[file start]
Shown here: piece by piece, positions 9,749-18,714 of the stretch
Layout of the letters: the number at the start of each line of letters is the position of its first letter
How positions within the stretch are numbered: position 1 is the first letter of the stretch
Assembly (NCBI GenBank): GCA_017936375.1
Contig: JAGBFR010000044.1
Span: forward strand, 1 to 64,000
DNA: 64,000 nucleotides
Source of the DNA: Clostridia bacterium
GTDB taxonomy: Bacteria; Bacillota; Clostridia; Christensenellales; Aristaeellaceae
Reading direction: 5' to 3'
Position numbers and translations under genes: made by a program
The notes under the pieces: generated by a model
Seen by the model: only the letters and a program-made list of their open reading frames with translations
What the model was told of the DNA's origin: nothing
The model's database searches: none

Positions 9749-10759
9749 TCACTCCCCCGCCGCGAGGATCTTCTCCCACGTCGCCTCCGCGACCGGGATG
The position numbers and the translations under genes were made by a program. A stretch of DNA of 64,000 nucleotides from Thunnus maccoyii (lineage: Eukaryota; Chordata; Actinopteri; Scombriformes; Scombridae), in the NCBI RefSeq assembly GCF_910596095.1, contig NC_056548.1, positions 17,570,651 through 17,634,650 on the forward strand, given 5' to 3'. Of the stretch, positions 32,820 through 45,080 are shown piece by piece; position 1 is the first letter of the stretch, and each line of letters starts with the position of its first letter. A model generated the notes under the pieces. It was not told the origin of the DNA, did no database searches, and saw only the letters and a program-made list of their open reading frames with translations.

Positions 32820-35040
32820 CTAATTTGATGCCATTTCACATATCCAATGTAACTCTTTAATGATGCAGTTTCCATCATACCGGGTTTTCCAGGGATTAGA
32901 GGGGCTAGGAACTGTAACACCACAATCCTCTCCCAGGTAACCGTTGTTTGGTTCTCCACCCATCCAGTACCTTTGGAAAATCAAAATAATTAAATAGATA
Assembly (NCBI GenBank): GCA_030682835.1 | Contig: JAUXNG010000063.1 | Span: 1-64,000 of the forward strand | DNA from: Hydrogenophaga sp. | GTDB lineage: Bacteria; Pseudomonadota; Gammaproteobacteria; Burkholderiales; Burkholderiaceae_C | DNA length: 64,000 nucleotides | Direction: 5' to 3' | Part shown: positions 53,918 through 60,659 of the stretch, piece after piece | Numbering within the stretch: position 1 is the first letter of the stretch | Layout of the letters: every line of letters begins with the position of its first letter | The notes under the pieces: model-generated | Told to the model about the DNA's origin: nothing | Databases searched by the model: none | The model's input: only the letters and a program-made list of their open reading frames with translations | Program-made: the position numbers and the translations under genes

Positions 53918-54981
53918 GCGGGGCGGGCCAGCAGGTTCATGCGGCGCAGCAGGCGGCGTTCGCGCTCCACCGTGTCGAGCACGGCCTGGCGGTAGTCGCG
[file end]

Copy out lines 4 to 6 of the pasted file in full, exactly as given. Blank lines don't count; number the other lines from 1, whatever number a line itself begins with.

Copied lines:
Assembly (NCBI GenBank): GCA_017936375.1
Contig: JAGBFR010000044.1
Span: forward strand, 1 to 64,000